Earlier this week, a church in Northern China was demolished and it is now the second church demolished in less than a month.
As the demolition continues, it immediately sparked fears of a wider campaign against Christians as authorities prepare to enforce new laws on religion.
According the witnesses and the head pastor, the police prevented access off the area around the Golden Lampstand Church church in Linfen, Shanxi province and on Sunday before the construction workers detonated explosives inside. After the initial explosion, crews broke apart the remaining pieces with diggers and jackhammers.
However, it is known that China guarantees freedom of religion on paper, but in real life, authorities heavily regulate many aspects of religious life. Churches must be officially sanctioned and pastors must adhere to a host of rules imposed by the government.
The restrictive policies have given rise to “house” churches, independent places of worship that exist outside official channels. Authorities periodically arrest pastors or demolish buildings used by unsanctioned congregations.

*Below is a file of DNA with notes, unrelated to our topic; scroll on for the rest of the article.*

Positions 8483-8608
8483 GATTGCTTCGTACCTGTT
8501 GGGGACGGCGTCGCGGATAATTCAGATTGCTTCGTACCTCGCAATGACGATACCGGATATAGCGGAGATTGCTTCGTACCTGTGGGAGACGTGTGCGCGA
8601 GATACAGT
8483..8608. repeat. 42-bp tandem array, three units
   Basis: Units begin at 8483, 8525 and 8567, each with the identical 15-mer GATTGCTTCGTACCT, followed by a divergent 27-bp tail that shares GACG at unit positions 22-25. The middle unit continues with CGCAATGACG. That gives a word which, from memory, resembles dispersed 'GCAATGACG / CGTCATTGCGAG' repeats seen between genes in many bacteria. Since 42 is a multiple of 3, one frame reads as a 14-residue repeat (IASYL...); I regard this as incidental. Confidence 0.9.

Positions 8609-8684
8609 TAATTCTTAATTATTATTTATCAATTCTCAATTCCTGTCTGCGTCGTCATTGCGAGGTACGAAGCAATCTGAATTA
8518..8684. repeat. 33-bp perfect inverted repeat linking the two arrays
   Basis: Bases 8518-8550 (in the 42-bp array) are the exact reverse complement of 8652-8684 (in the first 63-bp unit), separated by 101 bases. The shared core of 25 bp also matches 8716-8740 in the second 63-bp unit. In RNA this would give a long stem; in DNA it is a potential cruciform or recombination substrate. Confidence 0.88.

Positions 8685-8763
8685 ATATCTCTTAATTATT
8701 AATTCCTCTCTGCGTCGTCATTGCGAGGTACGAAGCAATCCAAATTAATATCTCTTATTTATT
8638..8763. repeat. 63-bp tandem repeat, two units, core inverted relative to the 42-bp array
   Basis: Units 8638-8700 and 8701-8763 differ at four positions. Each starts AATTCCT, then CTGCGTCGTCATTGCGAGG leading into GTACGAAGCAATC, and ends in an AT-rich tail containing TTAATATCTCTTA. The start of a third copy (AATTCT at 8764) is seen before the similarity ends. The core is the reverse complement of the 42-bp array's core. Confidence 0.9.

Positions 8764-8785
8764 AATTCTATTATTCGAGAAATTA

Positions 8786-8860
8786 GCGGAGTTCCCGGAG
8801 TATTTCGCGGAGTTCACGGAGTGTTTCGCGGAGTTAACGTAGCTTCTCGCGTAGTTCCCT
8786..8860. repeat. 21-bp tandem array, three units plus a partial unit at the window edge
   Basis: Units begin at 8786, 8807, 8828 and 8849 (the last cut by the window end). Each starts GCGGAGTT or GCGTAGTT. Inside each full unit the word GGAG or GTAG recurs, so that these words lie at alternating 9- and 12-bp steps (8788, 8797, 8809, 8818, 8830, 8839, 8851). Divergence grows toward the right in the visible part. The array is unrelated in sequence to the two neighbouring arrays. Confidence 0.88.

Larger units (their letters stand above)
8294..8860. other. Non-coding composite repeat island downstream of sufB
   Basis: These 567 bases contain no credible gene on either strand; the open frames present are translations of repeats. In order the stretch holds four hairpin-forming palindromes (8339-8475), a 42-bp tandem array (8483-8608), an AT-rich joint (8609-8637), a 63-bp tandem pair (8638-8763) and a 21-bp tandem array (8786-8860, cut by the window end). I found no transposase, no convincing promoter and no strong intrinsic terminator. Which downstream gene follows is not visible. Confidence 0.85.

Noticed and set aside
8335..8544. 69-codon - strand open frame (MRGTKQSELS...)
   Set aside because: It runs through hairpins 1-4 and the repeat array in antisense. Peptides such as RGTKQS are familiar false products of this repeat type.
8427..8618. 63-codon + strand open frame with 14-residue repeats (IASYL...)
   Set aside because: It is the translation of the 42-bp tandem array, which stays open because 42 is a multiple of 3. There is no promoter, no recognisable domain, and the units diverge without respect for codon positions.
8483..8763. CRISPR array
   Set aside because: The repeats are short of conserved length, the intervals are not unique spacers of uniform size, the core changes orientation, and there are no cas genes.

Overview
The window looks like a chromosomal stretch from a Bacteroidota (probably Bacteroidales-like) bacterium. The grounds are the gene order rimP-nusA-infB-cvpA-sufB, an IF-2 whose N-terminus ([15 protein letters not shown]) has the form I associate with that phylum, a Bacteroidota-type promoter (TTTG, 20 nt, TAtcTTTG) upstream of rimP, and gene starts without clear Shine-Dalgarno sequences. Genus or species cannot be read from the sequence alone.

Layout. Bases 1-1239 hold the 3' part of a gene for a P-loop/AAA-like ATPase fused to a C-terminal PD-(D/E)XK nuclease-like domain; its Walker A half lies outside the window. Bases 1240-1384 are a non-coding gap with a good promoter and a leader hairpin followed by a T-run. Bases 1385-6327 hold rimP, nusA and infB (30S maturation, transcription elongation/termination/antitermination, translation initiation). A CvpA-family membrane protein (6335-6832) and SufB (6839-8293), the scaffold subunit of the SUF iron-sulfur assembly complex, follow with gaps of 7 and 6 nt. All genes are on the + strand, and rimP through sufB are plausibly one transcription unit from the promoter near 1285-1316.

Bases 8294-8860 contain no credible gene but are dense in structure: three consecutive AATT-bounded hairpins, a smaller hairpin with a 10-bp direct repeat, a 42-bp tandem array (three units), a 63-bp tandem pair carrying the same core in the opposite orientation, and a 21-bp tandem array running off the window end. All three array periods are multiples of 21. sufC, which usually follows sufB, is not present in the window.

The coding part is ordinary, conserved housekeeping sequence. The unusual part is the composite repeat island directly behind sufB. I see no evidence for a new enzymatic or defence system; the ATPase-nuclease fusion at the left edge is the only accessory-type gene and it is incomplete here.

The authorities have also taken a harder line since 2013 against towering crosses and large cathedrals. Officials hurled a sweeping crackdown on churches in Zhejiang province that accelerated in 2015, and more than 1,200 crosses have been removed, according to activists.
Furthermore, in an annual report on freedom of religion, the US State Department found that “the government physically abused, detained, arrested, tortured, sentenced to prison, or harassed adherents of both registered and unregistered religious groups for activities related to their religious beliefs and practices”.
After the explosion, a pastor at a nearby church arrived at the Golden Lampstand church and watched the construction crews break apart the remains of the building. The pastor asked his name not be published for fear of retaliation by the authorities.
Read more at Christian Daily.